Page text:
Lane Smith's Grandpa Green is a picture book that stands out from the crowd. It's a bit difficult to even describe, but I think that it's brilliant. Green's young protagonist tells the story of his great-grandfather's life, illustrated by a blend of topiary images and pen and ink sketches. We see the topiaries that Grandpa Green, a gardener, has constructed to help remember the different stages of his personal history. Eventually, we see the intrepid young narrator learning from Grandpa Green, and then honoring him with his own topiary.
Grandpa Green is about family and history, and about love and respect. It's truly beautiful, although a bit too obscure to be appreciated by the youngest of readers. There is, however, humor, too. Particularly early in the book. Like this:
"He grew up on a farm with pigs and corn and carrots ...
In fourth grade he got chicken pox.*
*Not from the chickens."
This is accompanied (over multiple pages) by a topiary of a carrot, and then a topiary of a chicken, with a raised tail, and a chick hatching out of an egg below, and then a topiary of a boy in bed with (berry-generated) chicken-pox.
Generally the humor in Grandpa Green is the tender sort of humor, the kind you see in families. Like when you tease Grandpa for forgetting his hat, but you also quietly find it for him.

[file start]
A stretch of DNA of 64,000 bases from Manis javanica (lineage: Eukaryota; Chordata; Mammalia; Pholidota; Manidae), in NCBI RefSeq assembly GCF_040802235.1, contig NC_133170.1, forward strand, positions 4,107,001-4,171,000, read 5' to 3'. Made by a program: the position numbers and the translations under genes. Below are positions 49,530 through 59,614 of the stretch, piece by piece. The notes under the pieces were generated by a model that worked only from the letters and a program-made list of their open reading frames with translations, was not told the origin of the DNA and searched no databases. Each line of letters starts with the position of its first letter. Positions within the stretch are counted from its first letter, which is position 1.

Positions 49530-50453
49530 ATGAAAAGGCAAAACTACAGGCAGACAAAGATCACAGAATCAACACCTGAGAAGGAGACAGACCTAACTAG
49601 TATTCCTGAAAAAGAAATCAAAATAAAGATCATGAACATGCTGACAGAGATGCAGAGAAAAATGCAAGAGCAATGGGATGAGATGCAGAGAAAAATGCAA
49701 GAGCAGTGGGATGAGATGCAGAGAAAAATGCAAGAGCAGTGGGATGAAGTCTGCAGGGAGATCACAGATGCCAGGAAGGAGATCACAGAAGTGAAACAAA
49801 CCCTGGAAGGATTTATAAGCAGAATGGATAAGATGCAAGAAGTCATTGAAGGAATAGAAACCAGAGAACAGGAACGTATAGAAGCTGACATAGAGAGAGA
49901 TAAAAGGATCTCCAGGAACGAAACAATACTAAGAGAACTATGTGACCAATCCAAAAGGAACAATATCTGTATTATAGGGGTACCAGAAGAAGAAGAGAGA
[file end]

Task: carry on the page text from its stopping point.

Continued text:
This is a book in which the text and illustrations are so well integrated that they couldn't possibly have been produced by separate people. I especially loved this page:
"He had to stay home from school. So he read stories about secret gardens and wizards and a little engine that could."
This is paired with a topiary of the Lion, the Scarecrow, and the Tin Woodman, and a tiny house perched on top of a twister. Gorgeous! And the text doesn't need to specify that one of the "wizards" that the boy read about was the Wizard of Oz.
The pictures, as befitting a story in topiary, are mostly green and white, with a few dashes of other colors (mostly red) thrown in here and there. There is one special illustration near the end of the book where two pages fold out, and a four-page-wide picture lies on the inside. As a parent, I worry about those fold-out pages tearing. But as a reader immersed in Grandpa Green's story, I find them magical.
Lane Smith uses a unique illustration style to bring Grandpa Green, a story with warmth and humor, to life. Grandpa Green is a book to be cherished by families everywhere. I think that it would pair well with Dan Yaccarino's All the Way to America (though very different in style). I do think that it's more suited to a one-on-one read-aloud session than to large group reads. But it's a wonderful picture book for families with kids in the 5-8 range. It would also make a nice gift book for the grandparents. Highly recommended.
Publisher: Roaring Brook Press (@MacKidsBooks)
Publication Date: August 30, 2011
Source of Book: Review copy from the publisher
Nominated for 2011 Cybils in Fiction Picture Books by: Isaac Z
Reviewed by: morninglightmama | Natalia | rebeccareid | scope notes
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